Ode on a Grecian Urn, John Keats, immortality, time, human beings, eternal present
When we analyze human affairs and relationships, there is a constraint that we understand all too well: time. Regardless of the significance of the action that is taking place, without a doubt, it all eventually comes to an end. In his poem "Ode on a Grecian Urn", John Keats escapes this constraint and analyzes the depictions on a Grecian urn outside the parameters of time.
[...] While a figure on an urn can never fully achieve and follow through with his or her actions, there is beauty and romance in the idea of being forever trapped in time. The depictions described by Keats do not fall victim to human ills and must never suffer—they have achieved immortality and will never be frustrated by human affairs. Works Cited Keats, John. "Ode on a Grecian Urn." Poetical Works Ed. Steven van Leeuwen. Dec.1995. Columbia U Jan. 1997. [...]
[...] Because these figures are forever frozen in time, he can never know the answer to these questions with any certainty. Despite this obvious difficulty, the depictions will exist outside of time, and people from all generations will be able to elicit the urn's meaning on their own terms. Unlike these generations that will perish one after the next, the urn and its mysterious depictions will live on forever frozen in time. In the next two stanzas, the speakers probes more deeply and asks questions regarding the scene in which a piper and a beautiful woman are represented. [...]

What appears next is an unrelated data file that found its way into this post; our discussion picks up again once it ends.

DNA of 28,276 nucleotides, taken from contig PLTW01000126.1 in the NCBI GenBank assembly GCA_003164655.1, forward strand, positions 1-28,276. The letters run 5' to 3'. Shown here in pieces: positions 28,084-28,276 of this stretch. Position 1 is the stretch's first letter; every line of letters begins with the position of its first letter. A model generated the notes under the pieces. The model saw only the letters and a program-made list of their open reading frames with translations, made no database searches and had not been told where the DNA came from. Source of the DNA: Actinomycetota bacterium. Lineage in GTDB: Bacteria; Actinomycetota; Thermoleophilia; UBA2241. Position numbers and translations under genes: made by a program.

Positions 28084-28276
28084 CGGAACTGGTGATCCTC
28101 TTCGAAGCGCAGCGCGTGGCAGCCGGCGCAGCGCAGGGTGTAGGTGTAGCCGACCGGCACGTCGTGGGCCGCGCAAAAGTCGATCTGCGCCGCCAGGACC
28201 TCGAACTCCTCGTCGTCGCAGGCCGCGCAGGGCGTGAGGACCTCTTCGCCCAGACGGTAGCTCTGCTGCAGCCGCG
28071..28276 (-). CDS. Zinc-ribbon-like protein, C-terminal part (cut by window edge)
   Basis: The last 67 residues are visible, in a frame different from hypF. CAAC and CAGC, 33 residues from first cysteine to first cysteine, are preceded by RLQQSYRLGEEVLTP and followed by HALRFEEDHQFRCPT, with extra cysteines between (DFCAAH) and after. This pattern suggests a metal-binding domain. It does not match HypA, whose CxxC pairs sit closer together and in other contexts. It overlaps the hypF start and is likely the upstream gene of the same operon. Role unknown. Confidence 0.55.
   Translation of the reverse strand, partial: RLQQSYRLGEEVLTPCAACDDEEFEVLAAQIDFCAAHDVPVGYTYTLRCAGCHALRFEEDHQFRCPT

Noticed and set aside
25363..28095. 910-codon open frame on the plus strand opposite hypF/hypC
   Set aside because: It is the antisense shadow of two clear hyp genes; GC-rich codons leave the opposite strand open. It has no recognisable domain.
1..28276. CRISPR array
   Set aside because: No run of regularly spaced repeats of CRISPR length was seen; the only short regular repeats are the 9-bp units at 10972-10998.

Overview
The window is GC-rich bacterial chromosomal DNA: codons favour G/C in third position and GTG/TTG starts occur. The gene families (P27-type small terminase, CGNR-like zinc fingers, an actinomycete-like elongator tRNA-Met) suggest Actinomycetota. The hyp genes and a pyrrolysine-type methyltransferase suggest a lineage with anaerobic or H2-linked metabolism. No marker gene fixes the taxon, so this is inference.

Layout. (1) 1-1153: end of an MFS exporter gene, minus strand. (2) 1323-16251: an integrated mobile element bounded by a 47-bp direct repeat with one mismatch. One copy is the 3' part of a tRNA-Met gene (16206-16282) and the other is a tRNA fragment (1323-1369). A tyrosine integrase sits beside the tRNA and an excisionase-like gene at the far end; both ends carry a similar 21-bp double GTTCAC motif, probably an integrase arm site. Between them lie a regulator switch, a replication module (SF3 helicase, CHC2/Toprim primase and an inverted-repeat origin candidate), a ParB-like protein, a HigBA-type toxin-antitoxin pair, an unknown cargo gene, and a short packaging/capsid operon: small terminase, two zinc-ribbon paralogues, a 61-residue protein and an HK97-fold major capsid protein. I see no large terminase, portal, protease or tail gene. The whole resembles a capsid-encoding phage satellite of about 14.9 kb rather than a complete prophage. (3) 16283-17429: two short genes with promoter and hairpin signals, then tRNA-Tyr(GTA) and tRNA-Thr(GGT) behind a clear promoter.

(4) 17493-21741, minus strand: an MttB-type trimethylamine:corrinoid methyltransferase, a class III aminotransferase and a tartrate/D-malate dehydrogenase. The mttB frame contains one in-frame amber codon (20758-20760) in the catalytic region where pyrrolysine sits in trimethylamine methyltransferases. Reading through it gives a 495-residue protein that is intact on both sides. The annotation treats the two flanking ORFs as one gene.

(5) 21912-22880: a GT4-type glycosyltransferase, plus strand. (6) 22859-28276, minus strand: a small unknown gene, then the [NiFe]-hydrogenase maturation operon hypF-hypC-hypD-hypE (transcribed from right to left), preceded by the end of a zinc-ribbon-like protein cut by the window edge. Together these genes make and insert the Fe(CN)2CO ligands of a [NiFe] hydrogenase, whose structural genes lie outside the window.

[...] Ode on a Grecian Urn by John Keats and Escaping the Realities of Time through Immortality When we analyze human affairs and relationships, there is a constraint that we understand all too well: time. Regardless of the significance of the action that is taking place, without a doubt, it all eventually comes to an end. In his poem on a Grecian John Keats escapes this constraint and analyzes the depictions on a Grecian urn outside the parameters of time. As the speaker in the poem moves from one scene to the next, he cannot resolve the apparent paradoxes that arise, and he is somewhat frustrated by the inability of the images to move forward in time. [...]
[...] For this reason, the speaker states: “Though winning near the goal—yet, do not grieve;/She cannot fade, though thou hast not they bliss,/For ever wilt thou love, and she be fair (Keats 18-20). The speaker tells the figure not to grieve because, although he has not yet achieved his and has not been able to fully take advantage of the beauty in front of him, the fact that he can see her beauty and the fact that his positive emotions will last forever should be more than enough to satisfy him. In on a Grecian Keats discusses the advantages of living as an immortal, forever trapped outside of the realities of time. [...]
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